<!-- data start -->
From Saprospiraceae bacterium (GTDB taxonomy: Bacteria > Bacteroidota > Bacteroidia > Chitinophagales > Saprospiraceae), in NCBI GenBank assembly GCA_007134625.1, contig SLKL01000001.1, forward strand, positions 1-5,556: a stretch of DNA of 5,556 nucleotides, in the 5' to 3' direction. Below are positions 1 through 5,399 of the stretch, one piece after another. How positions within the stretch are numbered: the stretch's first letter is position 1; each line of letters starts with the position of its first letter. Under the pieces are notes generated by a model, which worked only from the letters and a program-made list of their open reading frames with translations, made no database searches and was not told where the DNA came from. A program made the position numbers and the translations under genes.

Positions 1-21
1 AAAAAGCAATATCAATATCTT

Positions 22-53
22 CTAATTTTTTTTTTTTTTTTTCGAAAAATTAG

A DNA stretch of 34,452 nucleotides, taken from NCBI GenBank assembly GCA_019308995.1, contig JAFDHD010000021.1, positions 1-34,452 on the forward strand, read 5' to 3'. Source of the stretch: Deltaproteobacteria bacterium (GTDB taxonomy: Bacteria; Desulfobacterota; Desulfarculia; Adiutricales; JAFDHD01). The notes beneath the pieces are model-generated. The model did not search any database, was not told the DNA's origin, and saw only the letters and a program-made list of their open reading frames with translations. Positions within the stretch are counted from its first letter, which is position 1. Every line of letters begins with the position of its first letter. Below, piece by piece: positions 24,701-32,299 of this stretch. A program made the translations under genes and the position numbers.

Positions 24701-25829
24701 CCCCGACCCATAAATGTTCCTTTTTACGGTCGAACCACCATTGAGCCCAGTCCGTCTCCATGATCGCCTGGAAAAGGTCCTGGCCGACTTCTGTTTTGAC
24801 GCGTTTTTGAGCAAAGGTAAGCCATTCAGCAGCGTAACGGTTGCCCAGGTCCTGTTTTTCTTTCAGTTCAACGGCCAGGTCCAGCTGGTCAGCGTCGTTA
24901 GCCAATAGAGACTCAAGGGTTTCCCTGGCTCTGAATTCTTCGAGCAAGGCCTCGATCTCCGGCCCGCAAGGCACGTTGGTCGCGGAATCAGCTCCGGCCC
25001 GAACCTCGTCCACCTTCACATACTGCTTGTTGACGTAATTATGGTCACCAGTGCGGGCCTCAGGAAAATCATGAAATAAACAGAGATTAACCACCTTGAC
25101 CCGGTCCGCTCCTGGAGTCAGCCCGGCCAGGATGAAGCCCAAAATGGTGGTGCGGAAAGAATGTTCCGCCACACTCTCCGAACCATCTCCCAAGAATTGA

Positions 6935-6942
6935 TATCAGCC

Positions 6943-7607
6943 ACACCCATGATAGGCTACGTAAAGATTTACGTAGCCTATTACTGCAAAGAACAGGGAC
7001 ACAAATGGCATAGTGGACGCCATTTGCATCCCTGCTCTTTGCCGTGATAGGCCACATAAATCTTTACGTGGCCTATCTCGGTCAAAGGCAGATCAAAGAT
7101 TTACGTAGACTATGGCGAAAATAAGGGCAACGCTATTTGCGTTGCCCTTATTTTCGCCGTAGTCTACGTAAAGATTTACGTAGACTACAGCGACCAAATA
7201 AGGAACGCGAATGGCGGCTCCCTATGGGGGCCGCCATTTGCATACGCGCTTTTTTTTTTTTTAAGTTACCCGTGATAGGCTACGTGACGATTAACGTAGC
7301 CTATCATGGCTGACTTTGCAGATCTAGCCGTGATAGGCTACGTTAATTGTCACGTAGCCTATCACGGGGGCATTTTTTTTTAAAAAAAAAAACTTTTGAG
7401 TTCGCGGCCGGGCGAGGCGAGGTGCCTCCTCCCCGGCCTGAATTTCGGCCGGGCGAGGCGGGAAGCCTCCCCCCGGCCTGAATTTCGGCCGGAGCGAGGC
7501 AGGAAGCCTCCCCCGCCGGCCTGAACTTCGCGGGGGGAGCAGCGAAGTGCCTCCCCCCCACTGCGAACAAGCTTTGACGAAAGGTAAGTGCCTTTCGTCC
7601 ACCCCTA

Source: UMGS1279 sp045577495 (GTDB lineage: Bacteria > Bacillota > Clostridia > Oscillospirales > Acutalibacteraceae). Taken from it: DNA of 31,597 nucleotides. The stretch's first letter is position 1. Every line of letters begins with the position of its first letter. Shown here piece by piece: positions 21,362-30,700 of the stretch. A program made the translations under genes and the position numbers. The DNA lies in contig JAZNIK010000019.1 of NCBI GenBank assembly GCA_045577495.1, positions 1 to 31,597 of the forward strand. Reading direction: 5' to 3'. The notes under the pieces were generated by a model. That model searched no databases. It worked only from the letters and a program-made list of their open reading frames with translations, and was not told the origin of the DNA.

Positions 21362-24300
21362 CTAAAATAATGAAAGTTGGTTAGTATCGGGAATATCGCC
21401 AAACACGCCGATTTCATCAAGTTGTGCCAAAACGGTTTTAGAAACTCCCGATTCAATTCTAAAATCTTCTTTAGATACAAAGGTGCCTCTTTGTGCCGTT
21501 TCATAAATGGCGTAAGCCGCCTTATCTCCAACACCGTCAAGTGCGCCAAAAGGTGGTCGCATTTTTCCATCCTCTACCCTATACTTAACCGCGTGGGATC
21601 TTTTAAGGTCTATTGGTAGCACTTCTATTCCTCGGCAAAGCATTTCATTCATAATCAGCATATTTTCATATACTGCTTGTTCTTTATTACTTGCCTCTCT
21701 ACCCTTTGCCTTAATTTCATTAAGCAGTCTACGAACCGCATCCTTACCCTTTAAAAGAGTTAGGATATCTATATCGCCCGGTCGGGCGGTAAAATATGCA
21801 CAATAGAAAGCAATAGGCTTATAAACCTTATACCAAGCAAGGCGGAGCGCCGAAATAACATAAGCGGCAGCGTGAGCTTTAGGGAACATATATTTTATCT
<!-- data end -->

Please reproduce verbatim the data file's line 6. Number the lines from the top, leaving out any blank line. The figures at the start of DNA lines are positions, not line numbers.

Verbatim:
A DNA stretch of 34,452 nucleotides, taken from NCBI GenBank assembly GCA_019308995.1, contig JAFDHD010000021.1, positions 1-34,452 on the forward strand, read 5' to 3'. Source of the stretch: Deltaproteobacteria bacterium (GTDB taxonomy: Bacteria; Desulfobacterota; Desulfarculia; Adiutricales; JAFDHD01). The notes beneath the pieces are model-generated. The model did not search any database, was not told the DNA's origin, and saw only the letters and a program-made list of their open reading frames with translations. Positions within the stretch are counted from its first letter, which is position 1. Every line of letters begins with the position of its first letter. Below, piece by piece: positions 24,701-32,299 of this stretch. A program made the translations under genes and the position numbers.